For two days a week, I work as GP practice pharmacist. For another two days, I lecture in pharmacy practice at the University of Reading. And one day every other week, I work in a Boots community pharmacy in Wiltshire; all while having two children aged under four years. A real portfolio career!
But in May 2020, I couldn’t resist adding another string to my bow — I started working as a clinical contact caseworker for NHS Test and Trace. Every day, I hear people criticise it, but I have been there for those who have tested positive. I have spoken with people with the virus, who struggle to talk owing to their shortness of breath and fatigue: the symptoms are serious.
And I’ve worked hard to provide support and obtain close contact details to break the chain of transmission of COVID-19. But the success of such a large system, set up so quickly, is somewhat down to the public too; we need everyone we call to engage and pick up their phones in a timely manner to stop the spread.
The media seemed to report that people didn’t want to talk to Test and Trace, yet I experienced the opposite: when I started calls by saying I’m a pharmacist, I found it difficult to get people off the phone. Each caller had heard how their local pharmacist was going above and beyond during this pandemic.
They had so many questions, and they were very grateful to have been called by a clinician who listened to them and gave them support. I’ve already had good training in this: my background in pharmacy has taught me to empathise and communicate in a way that the public trust my advice. And with each call, pharmacy’s reputation has grown.
At the end of the summer, I prepared for face-to-face teaching at the beginning of a new academic year. However, I wouldn’t return to teaching this year, because on 1 October 2020, I got a call from the university chancellor’s office: they’d seen my work with the national Test and Trace over the past several months, and wanted to chat about how it worked and the training I’d received. A few hours later, they asked if I would head the university’s internal contact tracing programme full time, with the contract to start the next day.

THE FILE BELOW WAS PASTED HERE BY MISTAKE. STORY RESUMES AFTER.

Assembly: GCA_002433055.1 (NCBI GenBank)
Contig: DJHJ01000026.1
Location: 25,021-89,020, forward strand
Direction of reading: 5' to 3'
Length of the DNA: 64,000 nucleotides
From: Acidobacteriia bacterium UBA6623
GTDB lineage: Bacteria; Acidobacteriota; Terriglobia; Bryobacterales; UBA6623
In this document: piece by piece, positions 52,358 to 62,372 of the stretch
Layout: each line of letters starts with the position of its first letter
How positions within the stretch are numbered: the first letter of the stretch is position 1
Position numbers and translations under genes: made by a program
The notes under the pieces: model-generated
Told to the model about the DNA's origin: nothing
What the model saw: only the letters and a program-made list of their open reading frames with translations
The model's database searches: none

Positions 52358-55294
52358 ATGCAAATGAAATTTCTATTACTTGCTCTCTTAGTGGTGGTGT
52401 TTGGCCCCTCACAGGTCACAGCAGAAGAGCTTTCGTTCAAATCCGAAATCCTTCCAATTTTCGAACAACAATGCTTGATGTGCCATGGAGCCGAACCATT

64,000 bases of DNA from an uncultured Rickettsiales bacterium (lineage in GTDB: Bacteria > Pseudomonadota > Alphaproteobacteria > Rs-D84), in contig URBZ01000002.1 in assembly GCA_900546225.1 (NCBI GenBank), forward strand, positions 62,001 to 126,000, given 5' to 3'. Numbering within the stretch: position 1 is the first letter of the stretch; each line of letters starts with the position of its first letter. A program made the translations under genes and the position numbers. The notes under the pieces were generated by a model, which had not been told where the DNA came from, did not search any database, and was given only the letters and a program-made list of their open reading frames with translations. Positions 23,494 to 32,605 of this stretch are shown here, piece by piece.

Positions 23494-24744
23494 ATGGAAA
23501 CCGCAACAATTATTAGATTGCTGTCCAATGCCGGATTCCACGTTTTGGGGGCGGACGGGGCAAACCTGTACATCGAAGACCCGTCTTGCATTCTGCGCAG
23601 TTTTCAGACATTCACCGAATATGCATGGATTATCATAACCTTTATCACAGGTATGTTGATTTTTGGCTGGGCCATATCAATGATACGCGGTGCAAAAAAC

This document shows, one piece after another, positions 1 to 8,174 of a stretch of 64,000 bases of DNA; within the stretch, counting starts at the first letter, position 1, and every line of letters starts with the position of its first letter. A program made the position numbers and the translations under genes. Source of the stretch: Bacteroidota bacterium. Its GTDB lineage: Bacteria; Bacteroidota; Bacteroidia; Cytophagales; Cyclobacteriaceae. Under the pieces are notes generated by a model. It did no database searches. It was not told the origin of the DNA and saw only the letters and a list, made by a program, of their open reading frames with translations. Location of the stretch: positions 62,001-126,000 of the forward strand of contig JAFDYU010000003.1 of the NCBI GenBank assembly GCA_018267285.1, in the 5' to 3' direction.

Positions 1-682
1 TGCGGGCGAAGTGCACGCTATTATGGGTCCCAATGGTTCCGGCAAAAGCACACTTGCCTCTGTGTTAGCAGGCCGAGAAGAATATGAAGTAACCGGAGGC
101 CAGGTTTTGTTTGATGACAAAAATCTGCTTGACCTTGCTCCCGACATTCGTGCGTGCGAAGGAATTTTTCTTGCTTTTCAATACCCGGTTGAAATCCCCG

At first, I wondered where I’d find the time! But I needed to do it: I knew the value of the student experience of studying and living on campus, and we needed to keep this going. My wife supported my decision and I rushed around to find extra nursery cover for the children. And luckily, I managed to negotiate a four-day week at the university.
The following month was a whirlwind of meetings with the university’s leadership, Reading Borough Council and local Public Health England, as well as getting to grips with setting up a whole new team — all virtually.
I provided training on contact tracing to a group of 10 very kind staff volunteers (which later grew to 25), and I called this group the COVID case management team (not wanting to confuse it with the national Test and Trace). I produced scripts, standard operating procedures and frequently asked questions for my team to work from.
Within a week of its creation, our team started working four-hour shifts, Monday−Sunday, during which they contacted any student who had tested positive, provided support, obtained close-contact details from them and phoned the close contacts to advise them to self-isolate.
We were lucky to have access to useful information on the students’ records, such as their timetables, the space they had occupied in the lecture theatre, and which societies and sports teams they were a part of. We also had a list of their residence addresses, which allowed us to get food parcels to students who had been advised to isolate.
We went further by setting up seating plans for every single classroom so that, after a positive case was confirmed, we could check the layout and identify any close contacts from face-to-face teaching.
The University of Reading has been able to report low numbers of positive cases (just over 300 cases at the time of writing) and I believe it has been down to this work. These cases generated more than 1,000 close contacts, who were asked to self-isolate. Every single student was assigned a support officer to support them through what could otherwise be a difficult period of self-isolation.
This role has been completely different to my usual day jobs, but I’ve thoroughly enjoyed it, knowing that my work and pharmacy skills have had a positive impact on so many people. This challenging experience has really put me out of my comfort zone, but I’ve also gained useful new skills, not least in project management.
I’m so proud that pharmacy has been a shining light throughout this pandemic. We’ve shown what we’re capable of, often at the expense of our own time. We shouldn’t let others define our profession because, in 2020, we proved our mettle again and again, and in 2021 this will be no different.
Gurinder Singh, lecturer in pharmacy practice, University of Reading; GP practice pharmacist, Swindon; community pharmacist, Wiltshire